Look at how the High Court reacted to this.“The qualifications do not even mandate expertise. Almost all vocations or careers are covered. Likewise, any private person can claim knowledge in these general fields,” the order states. Almost all DMF members are private persons, the court observes. The High Court called the state of affairs “shocking”

The DMF rules do not have a provision to set up a committee of officers in ex-officio capacity as is generally done in handling such matters.

The rules were framed in January 2016.The Notification regarding District Mineral Foundations for North Goa District and South Goa District was issued on 30 November 2017, which was published in official gazette on 7 December 2017on 23 March 2018, the Foundations held their first meeting.

The District Collectors have, for the time being, made custodians of the DMF and for practical reasons the secretaries of the DMF have been asked to carry out day to day functions under the District Collectors

Why are mining affected people not a part of the District Mineral Fund

In an article in the Down to Earth Magazine headlined, “Bombay HC questions DMF administration in Goa, identifies loopholes in state law” Chinmayi Shalya writes

“Some of the issues flagged by the HC for Goa DMF are the status quo in many other places. For example, lack of knowledge of mining-affected people about DMF and their rights under it, is the case in almost every mining district. The district authorities are barely making any deliberate effort to reach out and making them aware. How will the mining-affected people then engage in DMF planning or identifications of beneficiaries that the law requires?” says Srestha Banerjee, programme manager, environmental governance-community support programme, Centre for Science and Environment (CSE)—a public interest research and advocacy organisation based in New Delhi.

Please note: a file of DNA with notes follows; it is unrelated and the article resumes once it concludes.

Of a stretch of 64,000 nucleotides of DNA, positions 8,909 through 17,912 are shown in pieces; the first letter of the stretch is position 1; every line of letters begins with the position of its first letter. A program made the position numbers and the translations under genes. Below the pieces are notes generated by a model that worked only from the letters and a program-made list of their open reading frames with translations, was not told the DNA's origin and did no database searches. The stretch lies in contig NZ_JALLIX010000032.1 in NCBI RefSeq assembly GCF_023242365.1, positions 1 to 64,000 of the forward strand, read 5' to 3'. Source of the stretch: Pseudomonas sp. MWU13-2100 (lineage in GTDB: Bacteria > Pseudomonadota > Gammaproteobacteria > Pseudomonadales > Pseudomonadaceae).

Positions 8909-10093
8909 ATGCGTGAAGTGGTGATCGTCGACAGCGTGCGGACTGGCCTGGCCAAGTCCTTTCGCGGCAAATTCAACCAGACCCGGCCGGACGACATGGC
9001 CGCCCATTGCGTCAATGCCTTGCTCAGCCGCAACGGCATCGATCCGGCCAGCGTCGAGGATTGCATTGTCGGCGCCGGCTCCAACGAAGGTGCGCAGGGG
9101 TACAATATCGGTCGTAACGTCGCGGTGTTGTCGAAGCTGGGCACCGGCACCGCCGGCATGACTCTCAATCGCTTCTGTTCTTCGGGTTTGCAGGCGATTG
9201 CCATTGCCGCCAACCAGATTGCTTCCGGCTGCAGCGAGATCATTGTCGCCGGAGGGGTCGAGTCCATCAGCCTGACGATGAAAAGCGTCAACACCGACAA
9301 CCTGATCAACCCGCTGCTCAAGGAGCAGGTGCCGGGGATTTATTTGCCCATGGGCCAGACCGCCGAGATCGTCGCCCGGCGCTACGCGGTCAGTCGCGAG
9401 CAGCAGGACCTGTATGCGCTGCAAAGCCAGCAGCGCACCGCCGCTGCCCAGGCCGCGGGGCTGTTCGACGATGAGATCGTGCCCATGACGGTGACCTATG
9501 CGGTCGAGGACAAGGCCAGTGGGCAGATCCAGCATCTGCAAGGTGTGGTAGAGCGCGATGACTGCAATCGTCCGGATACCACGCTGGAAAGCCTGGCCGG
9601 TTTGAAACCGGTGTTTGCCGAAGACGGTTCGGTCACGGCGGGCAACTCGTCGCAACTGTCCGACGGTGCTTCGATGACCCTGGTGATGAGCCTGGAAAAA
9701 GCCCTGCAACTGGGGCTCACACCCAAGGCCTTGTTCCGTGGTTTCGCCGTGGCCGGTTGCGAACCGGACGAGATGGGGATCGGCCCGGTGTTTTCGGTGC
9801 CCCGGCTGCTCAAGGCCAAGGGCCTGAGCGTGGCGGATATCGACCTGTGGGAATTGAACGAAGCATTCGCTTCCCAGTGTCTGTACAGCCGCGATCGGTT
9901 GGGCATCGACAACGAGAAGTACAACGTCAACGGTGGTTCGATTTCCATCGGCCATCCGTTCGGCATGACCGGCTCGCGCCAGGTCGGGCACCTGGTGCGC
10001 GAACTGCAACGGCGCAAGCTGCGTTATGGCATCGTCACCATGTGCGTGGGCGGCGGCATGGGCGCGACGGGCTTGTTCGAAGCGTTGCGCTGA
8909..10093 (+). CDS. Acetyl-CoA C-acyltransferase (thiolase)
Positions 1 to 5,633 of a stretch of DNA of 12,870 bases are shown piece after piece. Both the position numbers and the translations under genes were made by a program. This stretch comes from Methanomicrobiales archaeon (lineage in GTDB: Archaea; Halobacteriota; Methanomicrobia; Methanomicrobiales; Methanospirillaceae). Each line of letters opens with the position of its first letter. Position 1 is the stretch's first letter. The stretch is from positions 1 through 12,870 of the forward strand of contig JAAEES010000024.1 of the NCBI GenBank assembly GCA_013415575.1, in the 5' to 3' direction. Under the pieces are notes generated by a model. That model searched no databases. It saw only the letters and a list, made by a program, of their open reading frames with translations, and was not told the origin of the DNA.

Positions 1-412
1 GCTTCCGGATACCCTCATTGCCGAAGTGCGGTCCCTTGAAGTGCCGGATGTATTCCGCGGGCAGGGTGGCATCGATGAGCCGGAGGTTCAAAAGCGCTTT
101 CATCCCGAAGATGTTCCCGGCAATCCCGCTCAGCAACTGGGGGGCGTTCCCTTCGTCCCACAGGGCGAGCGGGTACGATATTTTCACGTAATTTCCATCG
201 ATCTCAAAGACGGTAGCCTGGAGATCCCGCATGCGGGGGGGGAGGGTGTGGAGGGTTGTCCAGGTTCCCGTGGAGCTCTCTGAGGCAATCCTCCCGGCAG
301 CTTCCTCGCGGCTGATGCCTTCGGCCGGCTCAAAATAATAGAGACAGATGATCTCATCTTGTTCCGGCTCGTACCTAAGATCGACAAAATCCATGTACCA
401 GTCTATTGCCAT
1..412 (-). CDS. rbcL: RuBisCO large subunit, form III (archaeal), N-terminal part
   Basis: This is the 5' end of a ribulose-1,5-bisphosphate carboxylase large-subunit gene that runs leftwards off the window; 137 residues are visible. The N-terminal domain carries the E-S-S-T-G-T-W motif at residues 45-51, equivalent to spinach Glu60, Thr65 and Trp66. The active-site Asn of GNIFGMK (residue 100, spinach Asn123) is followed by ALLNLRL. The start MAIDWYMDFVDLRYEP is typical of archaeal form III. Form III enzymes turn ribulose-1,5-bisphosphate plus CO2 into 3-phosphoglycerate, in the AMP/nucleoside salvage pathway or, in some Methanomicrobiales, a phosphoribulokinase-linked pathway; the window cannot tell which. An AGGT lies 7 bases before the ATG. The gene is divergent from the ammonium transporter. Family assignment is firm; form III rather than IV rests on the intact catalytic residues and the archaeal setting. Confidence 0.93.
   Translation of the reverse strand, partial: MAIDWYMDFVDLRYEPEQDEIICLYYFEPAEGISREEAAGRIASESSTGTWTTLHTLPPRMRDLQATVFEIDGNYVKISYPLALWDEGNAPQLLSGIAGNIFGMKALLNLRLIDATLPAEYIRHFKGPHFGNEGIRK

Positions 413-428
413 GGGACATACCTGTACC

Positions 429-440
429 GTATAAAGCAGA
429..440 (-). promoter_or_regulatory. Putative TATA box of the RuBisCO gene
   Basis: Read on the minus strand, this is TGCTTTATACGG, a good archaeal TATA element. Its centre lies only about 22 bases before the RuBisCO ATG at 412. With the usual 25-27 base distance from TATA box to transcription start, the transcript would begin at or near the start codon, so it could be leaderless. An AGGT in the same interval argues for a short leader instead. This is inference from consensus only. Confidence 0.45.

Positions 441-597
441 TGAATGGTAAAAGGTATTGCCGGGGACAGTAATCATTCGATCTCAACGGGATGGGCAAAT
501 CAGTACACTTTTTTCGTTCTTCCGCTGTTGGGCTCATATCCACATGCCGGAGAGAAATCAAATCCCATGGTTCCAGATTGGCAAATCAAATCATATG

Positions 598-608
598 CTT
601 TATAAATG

The CSE, which has been working on DMF, has also been underscoring the critical need for awareness and capacity building among mining-affected communities so that they can be part of the DMF decision-making in their respective districts. “There is also a need of DMF office to co-ordinate the process of planning, investment and monitoring. It cannot be left to intermittent meeting of the DMF body,” she concludes.

No lessons learnt from the past

The sad reality is that the government has not learnt any lessons from the past. The narrative of “illegal mining” is all about the failure of governance of Goa’s mining operations. It started off by the mining department issuing fake challans of payment of royalty during the peak of the mining boom from 2007 to 2010, allowing hundreds of tons of iron ore extracted by dubious means or plain stolen to be transported and exported.

The clue to illegal mining lies here

If one really wants to unearth the genesis of illegal mining in Goa, the clue lies in tracing the antecedents of the iron ore lying in the jetties in the mining belt for transportation or looking at transport challans during the 2007 to 2009 and matching them with records of ore export  in the leases from where the ore was ostensibly transported.

The almost fraudulent manner of setting up the DMF in the two districts of Goa, follow the all too familiar pattern of institutions formed to govern, moderate and  control the mining  space have failed, in a manner which is inefficient, callous and perhaps deliberately devious, meant to protect those who  have attempted to beat the system.

Rs 180 cores of money, meant for the ultimate benefit of the people of Goa, has to be in legal hands and within a legal framework. Most importantly, with this latest indictment of the High Court, the buck must stop at the door of the mines department, which has been without full time minster for close to a year now, since it is held by the Chief Minister who has been ailing.

But it is the sickness of the mines department, its inefficiency and its robust attempts to lean towards the mining lobby and not really for the benefit of the economy of the state, that needs to be addressed on a war footing. Currently, it is only the Courts which are capable of  prescribing a correct line of treatment.

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Spotlight Narratives

A nut peeling machine which removes layers of cost and difficulty in Satarri